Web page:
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laorfamily
There was an interesting thread started by introducinlyric which was sidetracked into countries branding themselves.

I read this article (http://www.travelpod.com/forums/index.php?...w_post&f=41) about the USA branding itself, I guess I never thought about it but the US doesn't spend any "real" money promoting tourism.

Do you think it's a mistake?
Does the US need to promote itself or "they" will come anyway?

I, for one, would like to see the US tell the world that we are not only Disney and NY but that some of the most amazing natural scenery is here as well.

And a smile at the airport won't hurt anyone working there either...
jeremystravels
I think there is a huge issue with promoting general tourism with the country being so large and the sites being so far away from each other. There is also the headache of getting visas that most have to endure. Once some of that is addressed I think we can be better marketed for being a tourism spot.
laorfamily
Jeremy - I don't think the distance could be addressed smile.gif

Yes, there are huge issues with visas to the USA due to many people overstaying their welcome and laws not being enforced.
jeremystravels
I think a moderately connected rail system would help - even though it would take quite some time to get anywhere though. Maybe as an engineer I should get to developing that teleporter I've been dreaming about.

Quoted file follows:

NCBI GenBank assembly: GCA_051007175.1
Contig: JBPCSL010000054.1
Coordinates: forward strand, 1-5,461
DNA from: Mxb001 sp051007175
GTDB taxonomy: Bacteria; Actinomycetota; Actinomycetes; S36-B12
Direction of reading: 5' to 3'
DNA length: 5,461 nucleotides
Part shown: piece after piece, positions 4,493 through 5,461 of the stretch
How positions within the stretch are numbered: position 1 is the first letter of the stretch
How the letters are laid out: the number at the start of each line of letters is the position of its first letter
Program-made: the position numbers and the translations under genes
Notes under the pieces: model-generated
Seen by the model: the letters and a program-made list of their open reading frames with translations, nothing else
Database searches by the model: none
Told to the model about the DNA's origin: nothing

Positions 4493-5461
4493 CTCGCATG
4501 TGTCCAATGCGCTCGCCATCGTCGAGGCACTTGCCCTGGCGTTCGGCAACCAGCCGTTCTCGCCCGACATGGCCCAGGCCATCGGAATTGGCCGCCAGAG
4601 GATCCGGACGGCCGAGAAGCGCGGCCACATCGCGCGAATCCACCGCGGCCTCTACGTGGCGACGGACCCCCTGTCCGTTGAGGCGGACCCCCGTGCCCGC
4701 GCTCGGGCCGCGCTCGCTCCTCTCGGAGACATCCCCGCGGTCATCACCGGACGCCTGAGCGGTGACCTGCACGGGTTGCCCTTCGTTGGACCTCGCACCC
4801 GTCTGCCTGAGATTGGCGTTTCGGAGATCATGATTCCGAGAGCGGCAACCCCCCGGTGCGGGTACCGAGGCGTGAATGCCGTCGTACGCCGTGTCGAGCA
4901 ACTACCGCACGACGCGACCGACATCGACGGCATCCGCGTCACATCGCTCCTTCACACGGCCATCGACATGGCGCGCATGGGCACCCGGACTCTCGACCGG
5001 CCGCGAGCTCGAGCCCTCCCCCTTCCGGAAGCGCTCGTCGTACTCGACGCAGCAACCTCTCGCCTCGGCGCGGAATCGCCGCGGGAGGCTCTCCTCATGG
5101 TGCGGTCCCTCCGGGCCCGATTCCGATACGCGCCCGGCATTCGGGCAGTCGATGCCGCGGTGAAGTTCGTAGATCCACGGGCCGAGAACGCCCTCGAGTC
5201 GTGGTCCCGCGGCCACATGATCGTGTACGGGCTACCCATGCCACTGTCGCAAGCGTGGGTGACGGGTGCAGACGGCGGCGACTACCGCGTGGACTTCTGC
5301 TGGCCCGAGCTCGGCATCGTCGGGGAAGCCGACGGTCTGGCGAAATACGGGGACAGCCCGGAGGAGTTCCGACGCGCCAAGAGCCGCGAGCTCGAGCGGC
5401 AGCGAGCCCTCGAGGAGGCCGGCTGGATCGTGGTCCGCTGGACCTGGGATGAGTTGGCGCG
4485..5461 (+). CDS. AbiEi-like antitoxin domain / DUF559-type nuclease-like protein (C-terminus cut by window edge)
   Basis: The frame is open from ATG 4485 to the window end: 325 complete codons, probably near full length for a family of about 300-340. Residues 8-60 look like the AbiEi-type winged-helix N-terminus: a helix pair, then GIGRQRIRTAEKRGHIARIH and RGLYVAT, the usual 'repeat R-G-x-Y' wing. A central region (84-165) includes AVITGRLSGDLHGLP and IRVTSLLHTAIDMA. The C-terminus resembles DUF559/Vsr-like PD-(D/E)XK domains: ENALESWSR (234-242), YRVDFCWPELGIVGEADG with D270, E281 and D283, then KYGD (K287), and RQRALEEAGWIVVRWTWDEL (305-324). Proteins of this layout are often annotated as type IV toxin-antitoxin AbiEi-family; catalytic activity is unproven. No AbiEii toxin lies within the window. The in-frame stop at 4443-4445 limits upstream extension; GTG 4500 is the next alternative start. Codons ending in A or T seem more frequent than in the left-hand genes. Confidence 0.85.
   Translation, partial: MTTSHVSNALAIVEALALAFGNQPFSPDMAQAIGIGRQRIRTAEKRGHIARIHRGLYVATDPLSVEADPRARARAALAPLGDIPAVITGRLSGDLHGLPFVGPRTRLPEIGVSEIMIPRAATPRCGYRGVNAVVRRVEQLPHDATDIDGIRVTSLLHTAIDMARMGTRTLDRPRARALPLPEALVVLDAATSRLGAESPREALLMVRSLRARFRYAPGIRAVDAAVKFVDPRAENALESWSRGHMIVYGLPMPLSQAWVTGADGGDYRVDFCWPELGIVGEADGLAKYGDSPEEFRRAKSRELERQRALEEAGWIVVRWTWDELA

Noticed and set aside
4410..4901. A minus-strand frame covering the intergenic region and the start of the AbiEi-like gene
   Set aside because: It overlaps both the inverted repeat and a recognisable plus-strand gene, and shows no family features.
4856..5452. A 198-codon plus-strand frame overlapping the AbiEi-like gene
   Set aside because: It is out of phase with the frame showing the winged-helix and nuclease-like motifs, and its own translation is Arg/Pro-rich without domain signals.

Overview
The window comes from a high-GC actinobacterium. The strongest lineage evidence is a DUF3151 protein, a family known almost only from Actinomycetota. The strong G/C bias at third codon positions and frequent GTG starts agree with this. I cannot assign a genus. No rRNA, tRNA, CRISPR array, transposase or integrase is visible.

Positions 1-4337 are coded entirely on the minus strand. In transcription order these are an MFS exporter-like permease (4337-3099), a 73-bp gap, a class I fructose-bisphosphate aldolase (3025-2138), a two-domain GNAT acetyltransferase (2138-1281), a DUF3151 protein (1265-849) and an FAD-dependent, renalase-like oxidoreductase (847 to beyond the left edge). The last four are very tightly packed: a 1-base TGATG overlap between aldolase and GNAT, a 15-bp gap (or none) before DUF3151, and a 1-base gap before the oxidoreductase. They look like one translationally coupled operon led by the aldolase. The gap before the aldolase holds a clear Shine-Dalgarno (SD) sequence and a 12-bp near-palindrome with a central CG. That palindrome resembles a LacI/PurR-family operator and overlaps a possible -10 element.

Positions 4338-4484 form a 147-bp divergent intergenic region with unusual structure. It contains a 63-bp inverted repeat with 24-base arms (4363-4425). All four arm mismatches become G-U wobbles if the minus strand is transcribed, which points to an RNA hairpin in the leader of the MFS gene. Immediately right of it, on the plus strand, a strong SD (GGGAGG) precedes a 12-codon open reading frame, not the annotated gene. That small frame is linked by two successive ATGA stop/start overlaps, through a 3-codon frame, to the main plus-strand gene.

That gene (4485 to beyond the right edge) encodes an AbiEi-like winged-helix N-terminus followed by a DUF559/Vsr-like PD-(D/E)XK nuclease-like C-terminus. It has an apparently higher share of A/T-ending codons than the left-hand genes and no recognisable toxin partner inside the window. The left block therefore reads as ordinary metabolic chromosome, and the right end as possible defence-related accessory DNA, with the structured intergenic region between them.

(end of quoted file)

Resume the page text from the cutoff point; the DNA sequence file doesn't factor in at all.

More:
mmbcross
The United States is one of the few countries in the world that doesn't have a budget for tourism promotion. It is considered the responsibility of the individual states, Florida, New York, California, etc. to promote the country. The US presence at international trade shows such as WTM and ITB is covered by TIA (Travel Industry Association of America), a private concern. TIA will also operate the first "official" US travel website.

Indeed, one of the problems of visiting the USA is getting a visa. Currently just 27 countries are exempt for requiring a visa, the so called visa waiver countries:
Andorra, Australia, Austria, Belgium, Brunei, Denmark, Finland, France, Germany, Iceland, Ireland, Italy, Japan, Liechtenstein, Luxembourg, Monaco, the Netherlands, New Zealand, Norway, Portugal, San Marino, Singapore, Slovenia, Spain, Sweden, Switzerland, United Kingdom.

If you are not fortunate enough to live in one of these countries, you will have to pay US$313.00 for a visa, visit the nearest US Embassy for a grilling interview, there being no refund if the visa is not approved.
mmbcross
Sorry...that's US$ 131.00 for the visa, not US$ 313.00.
jeremystravels
I was going to say... If it was $313 I would be dead in reciprocity fees on my trip next year. crying_anim02.gif
skylab
The visa laws NEEDS to change. And as someone else said.. It´s their way of answering the issue of people overstaying. But there MUST be another solution to that. The US is quite popular for work (or use to be rather) so I can understand their concern.

The train system is unbelievable stupid. You can find budget flights every now and then to get one place to another thats far but what about everything inbetween thats just too short for a plane ride? Then comes Greyhound.. If you´ve taken Greyhound in the states, you already know why we need another company. We have a few options like Megabus etc but its extremely limited.

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